Major renovation underway at Saigon’s iconic Notre-Dame Cathedral
An aerial view of the Notre-Dame Cathedral Basilica of Saigon in Ho Chi Minh City.
Regular Masses will be held as usual for Catholics.
For over two years, a team of local and international experts have surveyed the Notre-Dame Cathedral Basilica of Saigon, located in downtown Ho Chi Minh City, in preparation for renovation works with barricades put up on Tuesday.
Built by French colonialists who initially named it Cathédrale Notre-Dame de Saïgon, the cathedral originally measured 36.6 meters after construction between 1863 and 1880.
In 1895, two bell towers were built on top of the cathedral, adding 21 meters to the structure for a total height of 57.6 meters.
Barriers have been erected to fence off the cathedral and police have limited traffic on roads surrounding the building while the renovation is underway, a project expected to last until June 2020.
Catholics wishing to attend Masses must enter through the main entrance only.
The entire renovation is expected to cost VND100 billion (US$4.41 million) and is being funded by donations from philanthropists and church-goers.
Here is a detailed plan of what will be repaired or replaced during the project:
Over the cathedral’s nearly 140-year history, its roof has been fixed many times to seal off leaks.
The current roof consists of six different types of roofing tile, though Phu Huu, Dong Nai and Wang Tai-Saigon tiles are most prominent throughout the building.
There are also 4,900 high quality imported French tiles left from the cathedral’s initial construction, produced by the Marseille St. André France tile company.
Yin-and-yang tiles commonly used in traditional Saigonese roofing are also used in the cathedral.
The steering board in charge of overseeing the renovation has imported over 27,000 roofing tiles from France’s Monier Building Group, which supplied the tiles for the cathedral’s initial construction, to replace the damaged ones.
Meanwhile, the yin-and-yang are being supplied by German-based Meyer-Holsen roofing company.
The cathedral’s bell towers are made up of steel skeleton covered by zinc sheets intentionally painted to look like white tiles.
Both towers will have their zinc roofs replaced with brand-new Azengar zinc sheets supplied by France’s VMZINC company.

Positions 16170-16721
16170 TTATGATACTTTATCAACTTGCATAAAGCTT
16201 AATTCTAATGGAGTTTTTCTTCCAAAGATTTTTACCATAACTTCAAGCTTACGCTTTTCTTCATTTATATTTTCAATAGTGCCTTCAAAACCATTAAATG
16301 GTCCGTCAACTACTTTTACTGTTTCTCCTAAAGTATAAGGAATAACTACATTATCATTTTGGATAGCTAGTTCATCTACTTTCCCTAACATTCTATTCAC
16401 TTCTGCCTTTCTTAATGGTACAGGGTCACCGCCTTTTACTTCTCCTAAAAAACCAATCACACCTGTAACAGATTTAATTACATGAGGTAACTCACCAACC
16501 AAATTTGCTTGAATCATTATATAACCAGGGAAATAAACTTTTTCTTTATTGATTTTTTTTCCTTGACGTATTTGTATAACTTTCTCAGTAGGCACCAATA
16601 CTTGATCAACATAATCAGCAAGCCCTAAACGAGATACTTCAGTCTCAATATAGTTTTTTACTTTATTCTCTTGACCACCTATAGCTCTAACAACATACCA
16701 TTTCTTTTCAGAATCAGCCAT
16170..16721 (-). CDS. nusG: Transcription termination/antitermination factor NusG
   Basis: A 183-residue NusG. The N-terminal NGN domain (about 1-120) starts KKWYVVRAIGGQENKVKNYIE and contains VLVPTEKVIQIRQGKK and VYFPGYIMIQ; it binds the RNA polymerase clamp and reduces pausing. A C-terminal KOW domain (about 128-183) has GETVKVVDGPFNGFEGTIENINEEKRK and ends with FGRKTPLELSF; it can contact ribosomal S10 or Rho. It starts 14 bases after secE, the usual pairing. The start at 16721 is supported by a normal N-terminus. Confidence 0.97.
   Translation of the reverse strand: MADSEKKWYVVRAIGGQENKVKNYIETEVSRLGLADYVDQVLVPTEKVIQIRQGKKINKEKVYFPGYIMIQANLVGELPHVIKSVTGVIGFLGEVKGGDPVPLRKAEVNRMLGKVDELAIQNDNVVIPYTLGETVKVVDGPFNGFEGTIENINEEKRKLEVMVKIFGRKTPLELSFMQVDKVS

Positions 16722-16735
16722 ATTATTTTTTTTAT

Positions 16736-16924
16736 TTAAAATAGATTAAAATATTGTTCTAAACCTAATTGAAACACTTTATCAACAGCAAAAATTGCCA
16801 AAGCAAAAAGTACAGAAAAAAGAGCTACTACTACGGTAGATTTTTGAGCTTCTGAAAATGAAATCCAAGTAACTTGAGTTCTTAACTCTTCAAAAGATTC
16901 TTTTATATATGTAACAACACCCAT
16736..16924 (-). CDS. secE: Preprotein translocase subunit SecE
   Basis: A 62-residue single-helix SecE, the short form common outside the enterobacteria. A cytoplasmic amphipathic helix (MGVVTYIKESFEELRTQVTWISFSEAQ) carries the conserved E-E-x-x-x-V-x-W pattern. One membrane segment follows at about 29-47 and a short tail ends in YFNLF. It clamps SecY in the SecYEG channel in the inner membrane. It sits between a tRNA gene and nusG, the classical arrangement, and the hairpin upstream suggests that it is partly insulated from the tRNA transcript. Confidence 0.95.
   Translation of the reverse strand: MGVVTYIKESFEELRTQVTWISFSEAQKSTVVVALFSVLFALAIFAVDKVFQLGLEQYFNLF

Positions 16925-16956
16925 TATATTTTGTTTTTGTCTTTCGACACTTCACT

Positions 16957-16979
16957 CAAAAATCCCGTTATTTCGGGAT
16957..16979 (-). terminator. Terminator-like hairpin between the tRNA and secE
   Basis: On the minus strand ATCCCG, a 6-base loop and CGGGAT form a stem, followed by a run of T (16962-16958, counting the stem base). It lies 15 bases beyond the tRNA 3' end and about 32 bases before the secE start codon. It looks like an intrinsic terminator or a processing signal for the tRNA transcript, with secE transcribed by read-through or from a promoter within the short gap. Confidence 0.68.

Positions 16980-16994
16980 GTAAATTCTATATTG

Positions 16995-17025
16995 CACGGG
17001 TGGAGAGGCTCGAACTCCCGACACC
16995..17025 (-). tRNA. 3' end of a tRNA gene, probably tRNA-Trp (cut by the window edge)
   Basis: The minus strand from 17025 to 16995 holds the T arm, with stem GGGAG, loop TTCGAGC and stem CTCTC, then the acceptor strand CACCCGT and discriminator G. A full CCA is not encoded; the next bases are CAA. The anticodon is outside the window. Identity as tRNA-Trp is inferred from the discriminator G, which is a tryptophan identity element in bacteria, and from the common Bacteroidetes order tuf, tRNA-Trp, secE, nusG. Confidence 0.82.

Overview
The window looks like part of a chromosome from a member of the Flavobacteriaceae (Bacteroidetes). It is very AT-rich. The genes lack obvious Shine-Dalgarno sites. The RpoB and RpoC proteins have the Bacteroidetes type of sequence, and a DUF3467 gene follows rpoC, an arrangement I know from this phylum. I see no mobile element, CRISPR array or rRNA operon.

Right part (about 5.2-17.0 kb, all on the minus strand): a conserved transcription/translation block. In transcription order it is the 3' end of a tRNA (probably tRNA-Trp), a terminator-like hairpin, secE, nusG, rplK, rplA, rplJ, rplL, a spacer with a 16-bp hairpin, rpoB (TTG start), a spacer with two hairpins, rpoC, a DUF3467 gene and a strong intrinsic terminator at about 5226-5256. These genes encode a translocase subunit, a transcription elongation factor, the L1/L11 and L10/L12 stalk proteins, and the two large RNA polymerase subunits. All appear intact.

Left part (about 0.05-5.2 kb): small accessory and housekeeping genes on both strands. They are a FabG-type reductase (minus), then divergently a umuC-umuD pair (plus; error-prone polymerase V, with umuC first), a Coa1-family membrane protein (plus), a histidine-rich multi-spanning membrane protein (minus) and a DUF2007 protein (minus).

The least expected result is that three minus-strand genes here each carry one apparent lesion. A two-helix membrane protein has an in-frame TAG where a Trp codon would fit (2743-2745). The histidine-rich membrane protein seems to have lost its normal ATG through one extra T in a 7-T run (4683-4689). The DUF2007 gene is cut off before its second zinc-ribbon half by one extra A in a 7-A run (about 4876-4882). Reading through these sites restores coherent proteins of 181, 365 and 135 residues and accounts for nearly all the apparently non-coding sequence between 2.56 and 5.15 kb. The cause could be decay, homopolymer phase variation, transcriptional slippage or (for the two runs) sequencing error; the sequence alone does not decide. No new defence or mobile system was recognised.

The tower’s brick foundation will be reinforced while preserving its signature delicate decorative patterns.
The six bronze bells installed at the Notre-Dame Cathedral are electric-powered, with unique patterns and the name of the cathedral’s architect, J. Bourad, carved onto their surfaces.
The system is connected to the giant clock on the front of the cathedral and the bells are meant to automatically chime every hour, though the ‘alarm clock’ system has been in disrepair since 1978.
The renovation steering board has selected France’s Bollée clockmaking company to fix the system.
The company, whose owner is coincidentally a descendant of those who built the cathedral’s bells, will install two additional bells into the towers, creating a set of chords that will be able to play thousands of songs.
On the cathedral’s walls are multiple stained glass windows depicting characters and events described in the Holy Bible and are characteristically found in most Catholic churches around the world.
The artwork has been localized to feature oriental patterns and symbols, creating a harmony of western and eastern art values.
The stained glass was initially manufactured by French glassmaker Maison Lorin company.
New sheets of stained glass will be imported directly from France to replace those that have been broken.
The walls of the Notre-Dame Cathedral Basilica of Saigon are built with high-quality bricks that have been able to retain their reddish pink color without the build-up of moss on their surfaces.
Areas of the wall where the bricks are damaged or eroded will be replaced with new ones by French and German experts, according to the steering board.
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